NXT Recap: Rhyno’s Return and the End of an Era
When most people think of NXT, they think of WWE’s future. However, the return of Rhyno on Wednesday night may indicate a change in that philosophy.
For those who don’t remember, or may be too young to know, Rhyno first made noise in the wrestling world in ECW in the late ’90s – back then, he spelled his name with an “I” – even winning the company’s world title. He made his way to WWE after ECW folded in 2001, joining Edge and Christian in their feud with the Hardys and the Dudleys. Later that year, he joined the Alliance in the ill-fated “Invasion” angle. After an injury, he toiled in the midcard until 2005, when he was released. Since then he has spent time in TNA, where he became the NWA Heavyweight Champion, and ROH, amongst other companies. In the decade since he was released, at no point did it seem likely that he would return to the WWE.
That all changed on Wednesday, when he made a surprise return to NXT. His entrance alone proved to be fantastic entertainment, as there was a moment of silence from the Full Sail crowd when his music hit before they absolutely erupted when they realized he was actually in the building. He quickly dispatched his opponent, Elias Sampson, with a suplex and a Gore. He then went backstage, where he had a short stare down with Finn Bálor.
So why is the 39 year old in NXT? Sure, we’ve seen some current main-roster wrestlers show up, like Tyson Kidd or Titus O’Neil. Cesaro even dropped in to feud (and put on some excellent matches) with Sami Zayn. Rhyno is different though. Due to his age, he’s most likely not showing up on the main roster at any point. He also doesn’t need to learn the WWE style, as he was in the WWE for long enough. Even if, as rumored, he may end up as a trainer down there, that doesn’t necessarily mean he would be on-screen, especially for a televised match. So his existence on-screen seems like an anomaly for the developmental organization. Unless that “developmental” label is misguided.
Once upon a time, NXT was Florida Championship Wrestling – so it only seemed natural to apply the “developmental” label. Since the move to the WWE Network though, it’s become something more. With the increased exposure, it became a place for wrestlers to gain a foothold in the WWE Universe. In this way, NXT is far closer to the WWE version of ECW than it is to FCW (or Ohio Valley Wrestling, the prior developmental organization). ECW was where wrestlers could get their first mass exposure, and work out their gimmicks, before moving to bigger things.
If this is what NXT is becoming, then Rhyno – and whomever else they may have waiting in the wings – makes perfect sense. If they want to get Finn Bálor over with the casual crowd, what is a better way to make him look strong: defeating Tyler Breeze or Bull Dempsey, or beating Rhyno?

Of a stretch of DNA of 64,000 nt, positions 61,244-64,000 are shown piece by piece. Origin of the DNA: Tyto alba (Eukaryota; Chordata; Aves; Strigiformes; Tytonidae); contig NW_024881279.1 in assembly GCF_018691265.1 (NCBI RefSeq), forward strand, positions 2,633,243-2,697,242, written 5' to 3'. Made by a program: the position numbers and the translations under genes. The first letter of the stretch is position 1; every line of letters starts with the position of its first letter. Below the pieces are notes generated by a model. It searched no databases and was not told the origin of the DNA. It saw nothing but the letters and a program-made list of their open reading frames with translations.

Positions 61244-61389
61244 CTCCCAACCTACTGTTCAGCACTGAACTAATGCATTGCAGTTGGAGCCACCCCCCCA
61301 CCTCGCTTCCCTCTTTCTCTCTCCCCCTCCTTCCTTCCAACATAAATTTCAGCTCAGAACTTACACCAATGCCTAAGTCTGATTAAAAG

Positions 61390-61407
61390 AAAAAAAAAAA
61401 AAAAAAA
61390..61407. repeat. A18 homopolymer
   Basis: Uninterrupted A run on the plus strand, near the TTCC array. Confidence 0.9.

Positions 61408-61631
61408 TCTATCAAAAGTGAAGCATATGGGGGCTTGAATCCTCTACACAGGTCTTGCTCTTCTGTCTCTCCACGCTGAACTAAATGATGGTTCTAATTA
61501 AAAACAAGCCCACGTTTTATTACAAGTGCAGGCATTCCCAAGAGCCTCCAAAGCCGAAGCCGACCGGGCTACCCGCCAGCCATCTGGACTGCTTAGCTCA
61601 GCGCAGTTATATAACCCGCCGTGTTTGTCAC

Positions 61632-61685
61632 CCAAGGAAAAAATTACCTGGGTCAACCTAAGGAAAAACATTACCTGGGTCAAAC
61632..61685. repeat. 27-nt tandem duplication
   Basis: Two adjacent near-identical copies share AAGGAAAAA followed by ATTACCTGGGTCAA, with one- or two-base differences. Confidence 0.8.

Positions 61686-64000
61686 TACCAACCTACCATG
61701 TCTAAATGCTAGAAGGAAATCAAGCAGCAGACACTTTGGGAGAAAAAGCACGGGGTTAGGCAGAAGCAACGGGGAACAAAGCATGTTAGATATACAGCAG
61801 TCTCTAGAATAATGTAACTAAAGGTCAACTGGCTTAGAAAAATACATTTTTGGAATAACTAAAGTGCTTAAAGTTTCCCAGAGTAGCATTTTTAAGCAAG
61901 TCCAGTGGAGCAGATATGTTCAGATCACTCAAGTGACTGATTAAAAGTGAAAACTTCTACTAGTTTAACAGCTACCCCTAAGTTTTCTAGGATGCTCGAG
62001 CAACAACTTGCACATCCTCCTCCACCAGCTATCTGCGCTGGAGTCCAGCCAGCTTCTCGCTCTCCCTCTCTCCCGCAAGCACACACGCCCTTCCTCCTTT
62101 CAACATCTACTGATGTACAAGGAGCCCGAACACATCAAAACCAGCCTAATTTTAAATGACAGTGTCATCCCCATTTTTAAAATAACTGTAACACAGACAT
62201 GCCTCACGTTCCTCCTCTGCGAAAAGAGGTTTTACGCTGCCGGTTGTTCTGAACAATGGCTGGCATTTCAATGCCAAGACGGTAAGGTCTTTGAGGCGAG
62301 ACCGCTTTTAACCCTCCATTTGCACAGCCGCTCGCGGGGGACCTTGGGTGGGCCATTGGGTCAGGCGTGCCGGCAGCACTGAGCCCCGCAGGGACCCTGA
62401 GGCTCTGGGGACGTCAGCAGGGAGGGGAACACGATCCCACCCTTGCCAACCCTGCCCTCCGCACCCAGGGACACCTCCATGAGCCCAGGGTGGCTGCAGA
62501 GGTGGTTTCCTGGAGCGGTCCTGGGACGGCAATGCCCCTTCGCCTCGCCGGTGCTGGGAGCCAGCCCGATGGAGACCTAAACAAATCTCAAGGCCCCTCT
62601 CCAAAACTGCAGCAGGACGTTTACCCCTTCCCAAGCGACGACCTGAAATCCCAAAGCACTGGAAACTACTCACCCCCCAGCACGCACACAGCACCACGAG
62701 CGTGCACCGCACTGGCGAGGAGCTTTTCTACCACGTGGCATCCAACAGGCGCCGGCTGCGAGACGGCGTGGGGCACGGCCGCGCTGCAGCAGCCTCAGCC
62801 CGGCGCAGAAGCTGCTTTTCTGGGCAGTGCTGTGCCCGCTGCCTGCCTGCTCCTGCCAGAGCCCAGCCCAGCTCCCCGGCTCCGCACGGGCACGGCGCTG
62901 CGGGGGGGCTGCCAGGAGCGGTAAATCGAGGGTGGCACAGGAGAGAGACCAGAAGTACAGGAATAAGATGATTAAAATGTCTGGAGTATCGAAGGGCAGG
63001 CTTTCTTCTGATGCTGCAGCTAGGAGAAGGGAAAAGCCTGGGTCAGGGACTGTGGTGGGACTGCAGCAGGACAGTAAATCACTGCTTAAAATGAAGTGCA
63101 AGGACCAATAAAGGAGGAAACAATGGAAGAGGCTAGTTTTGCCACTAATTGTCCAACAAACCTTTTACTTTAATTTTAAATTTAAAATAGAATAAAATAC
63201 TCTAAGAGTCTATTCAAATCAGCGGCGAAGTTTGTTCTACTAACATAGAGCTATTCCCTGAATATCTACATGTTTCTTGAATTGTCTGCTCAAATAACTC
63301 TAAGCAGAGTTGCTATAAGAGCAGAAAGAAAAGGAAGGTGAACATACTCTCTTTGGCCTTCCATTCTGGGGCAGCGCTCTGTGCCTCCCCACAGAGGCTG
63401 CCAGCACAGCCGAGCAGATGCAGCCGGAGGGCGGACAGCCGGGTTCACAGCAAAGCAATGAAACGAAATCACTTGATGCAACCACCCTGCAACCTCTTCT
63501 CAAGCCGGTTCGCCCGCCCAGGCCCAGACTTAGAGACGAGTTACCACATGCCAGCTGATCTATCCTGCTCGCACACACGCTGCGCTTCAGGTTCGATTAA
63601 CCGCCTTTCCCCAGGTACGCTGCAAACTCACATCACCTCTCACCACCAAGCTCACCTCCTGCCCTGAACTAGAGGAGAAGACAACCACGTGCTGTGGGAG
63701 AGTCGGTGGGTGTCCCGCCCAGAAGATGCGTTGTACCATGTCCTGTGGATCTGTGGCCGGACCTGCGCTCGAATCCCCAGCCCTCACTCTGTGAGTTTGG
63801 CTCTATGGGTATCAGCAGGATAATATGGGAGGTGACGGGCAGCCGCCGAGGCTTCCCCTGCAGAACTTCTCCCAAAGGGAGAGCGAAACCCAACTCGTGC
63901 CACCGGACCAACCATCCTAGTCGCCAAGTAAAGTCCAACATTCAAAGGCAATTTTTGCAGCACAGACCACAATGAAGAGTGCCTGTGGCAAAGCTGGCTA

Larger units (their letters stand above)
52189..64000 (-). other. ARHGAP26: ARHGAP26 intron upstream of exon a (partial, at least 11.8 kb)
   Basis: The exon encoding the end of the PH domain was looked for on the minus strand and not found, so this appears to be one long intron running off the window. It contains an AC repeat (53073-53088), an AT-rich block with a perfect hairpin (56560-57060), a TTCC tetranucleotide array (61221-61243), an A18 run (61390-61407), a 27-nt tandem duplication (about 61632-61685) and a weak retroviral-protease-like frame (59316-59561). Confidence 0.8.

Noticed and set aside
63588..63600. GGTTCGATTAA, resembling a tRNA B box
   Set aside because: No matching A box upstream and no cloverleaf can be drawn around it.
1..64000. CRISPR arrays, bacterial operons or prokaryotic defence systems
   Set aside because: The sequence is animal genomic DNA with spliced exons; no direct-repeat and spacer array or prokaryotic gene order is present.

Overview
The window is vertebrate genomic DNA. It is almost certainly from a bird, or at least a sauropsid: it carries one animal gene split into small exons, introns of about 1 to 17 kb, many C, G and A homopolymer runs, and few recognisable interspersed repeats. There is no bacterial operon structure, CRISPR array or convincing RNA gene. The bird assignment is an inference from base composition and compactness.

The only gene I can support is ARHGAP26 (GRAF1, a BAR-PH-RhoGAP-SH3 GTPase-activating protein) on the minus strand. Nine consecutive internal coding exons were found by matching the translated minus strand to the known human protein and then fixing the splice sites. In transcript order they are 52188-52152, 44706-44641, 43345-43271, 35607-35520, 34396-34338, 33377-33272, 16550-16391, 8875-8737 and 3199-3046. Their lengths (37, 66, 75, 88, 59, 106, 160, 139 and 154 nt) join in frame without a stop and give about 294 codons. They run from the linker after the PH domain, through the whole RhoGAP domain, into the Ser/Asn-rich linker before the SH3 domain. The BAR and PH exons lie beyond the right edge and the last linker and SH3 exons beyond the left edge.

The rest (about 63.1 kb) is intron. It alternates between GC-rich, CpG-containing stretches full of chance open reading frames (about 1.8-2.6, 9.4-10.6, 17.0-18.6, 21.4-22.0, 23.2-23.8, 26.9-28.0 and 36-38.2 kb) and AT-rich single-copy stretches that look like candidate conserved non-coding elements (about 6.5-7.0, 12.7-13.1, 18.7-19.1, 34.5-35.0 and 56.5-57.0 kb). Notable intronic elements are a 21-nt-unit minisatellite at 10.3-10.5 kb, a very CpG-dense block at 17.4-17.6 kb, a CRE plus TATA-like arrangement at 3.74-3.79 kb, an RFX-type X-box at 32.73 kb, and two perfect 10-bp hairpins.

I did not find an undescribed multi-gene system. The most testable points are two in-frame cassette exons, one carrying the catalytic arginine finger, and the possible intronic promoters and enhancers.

For those concerned that Rhyno wouldn’t fit in NXT with the likes of Bálor, while he’s older, he can still certainly wrestle. At times in the past, he was misused as a simple monster. This always seemed wrong, since his body was atypical for a mauler and because he was, and still is, a great wrestler. If I had to guess, any former wrestlers who are brought back will be those who can hang with the newer guys, as well as teach them about aspects of the WWE. In a sense, they will be player-coaches.
William Regal started the show by saying it was the start of a new era in NXT. Who would have thought part of that new era would be heralded by someone who left the company a decade ago?
- The way Kevin Owens is going about being a heel is fascinating. Most wrestlers need to do something outside the ring to truly be a heel – a promo, a dastardly deed, etc. Owens, on the other hand, is doing his work during the match. His motives are pure for the most part (he wants to prove himself and make money for his family), but the way he wrestles is pure heel. He rolls out of the ring constantly, and the brutality of his moves makes him a monster by default. Adrian Neville was also the perfect opponent to feed into that, as fans wanted to see him hit more big moves, but Owens kept rolling out (or locking in chokes) to stop him. He dictates the pace of a match, much to the disgust of some fans. It’s a unique way to go about it, but it’s certainly working.
- It looks like the Realest Guys in the Room will be the next team to get a push towards the tag titles, after beating the Vaudevillains. Enzo and Big Cass have been two of the most over guys on the roster for a year now, even when Enzo was on the shelf with an injury. It will be interesting to see if these guys can take the next step to credible title threats, as opposed to just having the most fan-friendly tag entrance since the New Age Outlaws.
- The long-awaited debut of Solomon Crowe finally happened, as he interrupted a CJ Parker segment. To be honest, the debut was rather underwhelming, especially considering how long we’ve been hearing about his gimmick, and the weeks of broadcast “hijacks” it inspired. For one, if someone didn’t already know he was a “hacker”, there was almost no way of really establishing that. They need to do more to establish who he is, rather than rely on a static screen and color bars.
- One of the funniest things in wrestling is when a jobber randomly gets over with the crowd. Since her first match against Carmella a few weeks ago, “Blue Pants” has been absolutely loved by the fans at Full Sail. Good for NXT to roll with it and bring her back to see what they could get out of her, even if it’s just to job, instead of just ignoring the crowd’s reactions.